From the new Star Wars movie to a change in a public parking schedule to get the unvarnished truth about how most people feel about anything just check their Facebook or Twitter feeds.
Social media has taken over as the primary public debate tool of the 21st century and, according to researchers at the University at Albany, local governments can play a major role in these debates even if they don’t initiate them.
This conclusion comes from, “Government Engagement with the Civic Tech Community on Twitter: The Case of the New York City School of Data,” which was published in the proceedings of the EGOV-CeDEM-ePart 2018 International Conference held at Danube University in Krems, Austria in early September.
“Social media have become spaces for engagement and interactions between government agencies, citizens, businesses, and civic organizations. Even in exchanges not created by government agencies, they play important roles and affect opinions and actions of multiple social actors,” said lead author Crystal R. Charles. Charles is a Public Administration and Policy Ph. D. student in UAlbany’s Rockefeller College of Public Affairs and Policy.
Rockefeller College Associate Professor and CTG UAlbany Research Director J. Ramon Gil-Garcia was a co-author of the paper.
CTG UAlbany – formerly named the Center for Technology in Government - is a research institute that helps transform public services through innovations in management, policy and technology.
To start their exploration the pair started with a simple question, “What role does government play in public deliberation about civic tech on Twitter?”
They then used data including the tweets, retweets, mentions, and profile information connected to the Twitter hashtag, #NYCSoData. The researchers also attended the New York City School of Data conference which focused on civic tech in early March, 2016. Overall, there were 438 accounts and over 2,000 unique relationships found surrounding the hashtag.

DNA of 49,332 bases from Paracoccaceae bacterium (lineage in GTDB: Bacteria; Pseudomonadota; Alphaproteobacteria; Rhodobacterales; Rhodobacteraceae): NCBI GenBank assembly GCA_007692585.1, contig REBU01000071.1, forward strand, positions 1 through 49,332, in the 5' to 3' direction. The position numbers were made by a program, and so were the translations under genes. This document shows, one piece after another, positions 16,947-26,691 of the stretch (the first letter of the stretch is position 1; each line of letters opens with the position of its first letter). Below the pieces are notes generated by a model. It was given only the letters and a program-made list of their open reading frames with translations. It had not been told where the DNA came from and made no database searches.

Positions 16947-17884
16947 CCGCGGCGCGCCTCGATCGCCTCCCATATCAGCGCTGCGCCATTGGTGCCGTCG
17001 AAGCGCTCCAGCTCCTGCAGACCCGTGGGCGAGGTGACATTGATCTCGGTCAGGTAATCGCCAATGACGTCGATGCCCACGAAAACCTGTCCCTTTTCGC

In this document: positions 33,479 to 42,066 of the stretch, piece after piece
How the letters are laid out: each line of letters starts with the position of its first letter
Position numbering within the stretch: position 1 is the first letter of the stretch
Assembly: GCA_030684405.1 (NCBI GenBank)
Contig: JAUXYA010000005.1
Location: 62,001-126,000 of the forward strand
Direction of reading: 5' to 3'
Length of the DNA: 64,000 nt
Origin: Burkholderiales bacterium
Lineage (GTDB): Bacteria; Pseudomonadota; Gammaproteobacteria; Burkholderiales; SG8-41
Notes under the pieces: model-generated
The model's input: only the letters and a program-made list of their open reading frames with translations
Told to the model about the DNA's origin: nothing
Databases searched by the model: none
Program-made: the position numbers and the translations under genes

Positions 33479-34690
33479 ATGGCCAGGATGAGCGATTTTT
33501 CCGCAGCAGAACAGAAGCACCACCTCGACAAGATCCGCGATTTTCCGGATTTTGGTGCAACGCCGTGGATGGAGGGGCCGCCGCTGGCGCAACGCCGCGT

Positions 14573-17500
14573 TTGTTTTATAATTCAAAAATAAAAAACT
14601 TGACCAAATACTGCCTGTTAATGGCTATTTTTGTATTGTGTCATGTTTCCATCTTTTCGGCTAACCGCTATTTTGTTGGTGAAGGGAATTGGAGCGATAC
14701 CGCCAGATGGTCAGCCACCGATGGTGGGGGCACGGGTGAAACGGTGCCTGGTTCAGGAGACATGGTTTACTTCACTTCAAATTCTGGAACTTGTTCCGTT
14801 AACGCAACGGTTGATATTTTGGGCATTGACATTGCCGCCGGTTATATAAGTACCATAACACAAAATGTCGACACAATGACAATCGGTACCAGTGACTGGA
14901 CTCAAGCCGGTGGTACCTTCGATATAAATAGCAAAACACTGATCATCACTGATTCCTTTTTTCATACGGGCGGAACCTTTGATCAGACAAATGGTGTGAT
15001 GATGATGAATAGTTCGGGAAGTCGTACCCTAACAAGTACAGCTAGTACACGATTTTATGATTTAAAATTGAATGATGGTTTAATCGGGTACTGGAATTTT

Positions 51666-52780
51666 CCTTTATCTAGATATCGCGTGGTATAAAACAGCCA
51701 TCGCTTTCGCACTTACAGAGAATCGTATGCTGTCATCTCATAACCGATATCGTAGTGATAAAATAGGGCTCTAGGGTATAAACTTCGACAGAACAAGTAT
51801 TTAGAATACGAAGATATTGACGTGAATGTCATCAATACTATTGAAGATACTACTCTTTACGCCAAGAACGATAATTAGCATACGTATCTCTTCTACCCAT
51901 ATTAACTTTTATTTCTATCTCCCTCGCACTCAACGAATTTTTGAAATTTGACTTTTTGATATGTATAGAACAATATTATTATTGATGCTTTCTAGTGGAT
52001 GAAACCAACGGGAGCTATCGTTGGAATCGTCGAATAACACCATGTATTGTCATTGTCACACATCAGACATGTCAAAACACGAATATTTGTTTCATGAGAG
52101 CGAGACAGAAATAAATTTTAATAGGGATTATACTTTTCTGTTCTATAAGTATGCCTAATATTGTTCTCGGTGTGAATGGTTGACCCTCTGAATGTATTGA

According to preliminary analysis, government accounts didn’t necessarily start conversations, but they were well-connected participants in the middle of the conversations. Government accounts helped others form and inform opinions about and around the hashtag.
“There is more work to be done in unpacking the nuances of the theory and of using social media applications in government,” Charles said. “[Many] studies and theoretical debates have stayed at the macro level, trying to test the public discourse argument as a whole. This means that it [was] necessary to apply deliberative democracy to the micro level of how government agencies can adapt their social media to facilitate deliberative democracy and unpack the nuances of the language used in social media posts.”
“The overall purpose [of the work] is to re-conceptualize the opportunities and constraints of democracy, which can provide lessons on expanding opportunities for participation,” Charles said.
This particular paper only focused on the preliminary results. The work is ongoing.
Now that the researchers know that government can play a major role on social media platforms, “as next steps we will begin content analysis to better understand different strategies for engagement and interaction. This will enhance our findings and expand on the theoretical and practical implications,” Charles said.